More study needed for Squibnocket


To the Editor:

I do not support Chilmark’s warrant Article 20 (town Meeting on April 28). Without providing a serious analysis of the alternatives, the selectmen are asking voters to support a complex project with irreversible consequences and a questionable future — building a 420-foot, two-lane bridge along a valuable section of beach, adding new revetments along the shoreline, removing other revetments, widening the Squibnocket Beach Road, and building various facilities on a protected barrier beach. Given the risks associated with a project of this magnitude, we owe it to ourselves to turn over every rock in our review of the alternatives.  The town needs the additional time to complete its planning process, as we have but one chance to get it right.

First, the plan calls for a 420-foot steel and concrete bridge that will be located in close proximity to the shoreline. On one end, the bridge is 20 feet from the top of the coastal bank and at the other end 75 feet from the bank. Given its proximity to the shoreline and its 19-foot height above sea level, this bridge will be the dominant feature for a large segment of Chilmark’s shoreline and beach (from the far end of the parking lot to the other end of Money Hill). To make matters worse, the bridge will be nearly 20 feet wide (width of State Road) and will shade the parts of the beach in the early afternoon. If one of the objectives of the plan is to improve Squibnocket Beach, the plan fails its first test by degrading a large section.

Second, the bridge is a hard structure and cannot move as the beach migrates. Some consider it a benefit that the water will pass under the bridge rather than striking a revetment; however, water passing through a bridge is not helpful when the end points are also under water.  While Squibnocket Farms feels confident in the security of its bridge, the town’s geologists recommended new revetments at both ends.  Conservationists, including the Vineyard Conservation Society, recommend against these hard structures on shorelines.  Recently, VCS made the following comments in a letter to the the Town of Chilmark:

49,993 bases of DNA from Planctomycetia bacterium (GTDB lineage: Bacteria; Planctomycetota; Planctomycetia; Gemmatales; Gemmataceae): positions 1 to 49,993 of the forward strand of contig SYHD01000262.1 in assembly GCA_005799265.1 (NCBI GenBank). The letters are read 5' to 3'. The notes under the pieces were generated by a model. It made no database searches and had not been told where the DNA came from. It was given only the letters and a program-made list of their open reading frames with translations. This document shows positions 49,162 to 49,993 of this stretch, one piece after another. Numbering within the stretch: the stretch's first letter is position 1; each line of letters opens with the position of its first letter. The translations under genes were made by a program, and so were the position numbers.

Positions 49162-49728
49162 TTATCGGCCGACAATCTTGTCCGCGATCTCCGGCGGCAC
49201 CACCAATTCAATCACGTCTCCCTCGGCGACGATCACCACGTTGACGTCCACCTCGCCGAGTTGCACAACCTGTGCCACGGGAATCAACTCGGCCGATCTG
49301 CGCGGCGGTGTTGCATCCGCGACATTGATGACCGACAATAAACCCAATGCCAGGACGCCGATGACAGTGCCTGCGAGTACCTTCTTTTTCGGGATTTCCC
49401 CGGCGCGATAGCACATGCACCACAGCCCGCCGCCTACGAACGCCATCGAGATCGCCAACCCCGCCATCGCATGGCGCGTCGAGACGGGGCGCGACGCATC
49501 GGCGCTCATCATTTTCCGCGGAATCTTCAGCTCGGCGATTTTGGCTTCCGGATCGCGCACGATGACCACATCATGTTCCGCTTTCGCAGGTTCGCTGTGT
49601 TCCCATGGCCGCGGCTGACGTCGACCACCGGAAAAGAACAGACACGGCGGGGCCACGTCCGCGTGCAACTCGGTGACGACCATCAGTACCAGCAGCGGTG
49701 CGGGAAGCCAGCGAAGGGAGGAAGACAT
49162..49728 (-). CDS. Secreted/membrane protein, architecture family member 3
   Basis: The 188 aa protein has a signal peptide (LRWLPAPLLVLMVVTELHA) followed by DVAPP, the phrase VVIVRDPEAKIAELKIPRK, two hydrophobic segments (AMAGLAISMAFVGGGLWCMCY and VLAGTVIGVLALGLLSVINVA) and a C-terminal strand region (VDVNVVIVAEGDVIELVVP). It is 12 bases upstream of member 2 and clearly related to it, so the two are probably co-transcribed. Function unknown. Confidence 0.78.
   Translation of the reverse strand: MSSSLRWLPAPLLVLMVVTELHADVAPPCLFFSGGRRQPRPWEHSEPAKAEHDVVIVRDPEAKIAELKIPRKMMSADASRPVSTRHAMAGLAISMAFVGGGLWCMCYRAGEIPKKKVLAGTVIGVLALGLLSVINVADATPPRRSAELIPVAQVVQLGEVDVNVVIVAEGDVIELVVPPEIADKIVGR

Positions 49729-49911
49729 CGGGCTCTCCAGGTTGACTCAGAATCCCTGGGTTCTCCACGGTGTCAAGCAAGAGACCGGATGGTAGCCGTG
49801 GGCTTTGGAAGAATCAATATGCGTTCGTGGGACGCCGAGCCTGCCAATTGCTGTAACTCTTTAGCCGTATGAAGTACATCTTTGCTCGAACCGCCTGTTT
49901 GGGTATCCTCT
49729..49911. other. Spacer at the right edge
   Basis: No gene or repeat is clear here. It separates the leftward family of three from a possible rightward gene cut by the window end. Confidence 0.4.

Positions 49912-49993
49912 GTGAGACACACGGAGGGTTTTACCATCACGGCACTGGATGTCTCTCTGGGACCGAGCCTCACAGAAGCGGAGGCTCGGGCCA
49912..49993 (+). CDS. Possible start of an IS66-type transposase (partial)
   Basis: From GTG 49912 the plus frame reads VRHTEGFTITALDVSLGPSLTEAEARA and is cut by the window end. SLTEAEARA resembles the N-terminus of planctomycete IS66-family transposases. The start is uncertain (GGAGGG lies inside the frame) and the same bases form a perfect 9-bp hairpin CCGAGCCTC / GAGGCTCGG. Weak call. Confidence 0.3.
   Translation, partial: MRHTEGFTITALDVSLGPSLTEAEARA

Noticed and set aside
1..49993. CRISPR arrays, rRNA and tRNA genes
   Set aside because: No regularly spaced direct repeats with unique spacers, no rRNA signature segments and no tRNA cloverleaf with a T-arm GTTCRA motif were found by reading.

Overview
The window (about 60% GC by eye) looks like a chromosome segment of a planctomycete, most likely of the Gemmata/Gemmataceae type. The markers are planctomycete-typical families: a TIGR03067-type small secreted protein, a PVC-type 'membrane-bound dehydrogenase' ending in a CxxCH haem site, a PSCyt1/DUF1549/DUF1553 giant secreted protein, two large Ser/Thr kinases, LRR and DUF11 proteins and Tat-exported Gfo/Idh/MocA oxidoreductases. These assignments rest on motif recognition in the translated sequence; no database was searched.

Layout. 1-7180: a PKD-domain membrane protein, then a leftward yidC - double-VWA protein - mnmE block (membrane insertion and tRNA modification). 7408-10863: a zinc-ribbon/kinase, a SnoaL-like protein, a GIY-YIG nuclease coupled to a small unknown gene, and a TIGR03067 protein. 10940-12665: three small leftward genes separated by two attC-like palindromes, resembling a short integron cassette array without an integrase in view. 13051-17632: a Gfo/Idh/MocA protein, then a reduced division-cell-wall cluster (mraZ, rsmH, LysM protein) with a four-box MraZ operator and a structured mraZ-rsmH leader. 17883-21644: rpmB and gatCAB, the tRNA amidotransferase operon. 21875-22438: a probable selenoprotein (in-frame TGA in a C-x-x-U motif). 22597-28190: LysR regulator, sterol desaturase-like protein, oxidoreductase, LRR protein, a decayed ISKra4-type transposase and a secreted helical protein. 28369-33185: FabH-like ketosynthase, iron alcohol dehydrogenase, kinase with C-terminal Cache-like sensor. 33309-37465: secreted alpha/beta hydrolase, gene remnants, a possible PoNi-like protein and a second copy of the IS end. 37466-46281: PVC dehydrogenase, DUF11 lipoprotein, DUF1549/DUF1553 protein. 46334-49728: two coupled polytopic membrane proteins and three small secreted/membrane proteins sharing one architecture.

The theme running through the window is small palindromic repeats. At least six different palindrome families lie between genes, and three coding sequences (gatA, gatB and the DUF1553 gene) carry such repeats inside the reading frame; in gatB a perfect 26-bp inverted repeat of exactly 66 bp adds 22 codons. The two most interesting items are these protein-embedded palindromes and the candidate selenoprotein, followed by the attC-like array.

“In general, VCS supports soft stabilization where managed retreat is not possible. We therefore support the removal of the current parking lot and stone revetment [at Squibnocket Beach] to allow the beach to migrate naturally and re-establish itself as a valuable town resource. The proposed [Squibnocket Farms] construction, however, will eventually result in new hard stabilization once the shoreline recedes….  The other concern is that placing such a substantial and expensive piece of infrastructure directly in the path of sea level rise will lead to the future expectation that the town must do ‘whatever it takes’ to save the causeway….  Emergency measures taken to stabilize this project will likely have greater negative ecological impacts than the current proposal.” (April 9, 2014)

We have heard the arguments from the Squibnocket Farms people that accessibility has an impact on property values. However, it’s not clear that a higher property value justifies a level of access that harms the environment, if less damaging alternatives are available. No one is interested in denying access to the Squibnocket Farms, but it would make sense to examine these expectations for access and the related performance standard for a challenging area like this one. This exercise could open other possibilities for solutions.

Last, this plan calls for changes to a barrier beach that has been maintained as forever wild, to serve as a flood damage prevention system during storms, under the stewardship of the Vineyard Open Land Foundation. Proposed changes to the barrier beach include widening of the Squibnocket Beach Road from one to two lanes and the development of a parking lot and paths or boardwalks to the beach. Not only is the removal of this vegetation inconsistent with Massachusetts statutes, the location of the parking lot could be inconvenient for many.

Let’s take the time and do this right.

Charles Parker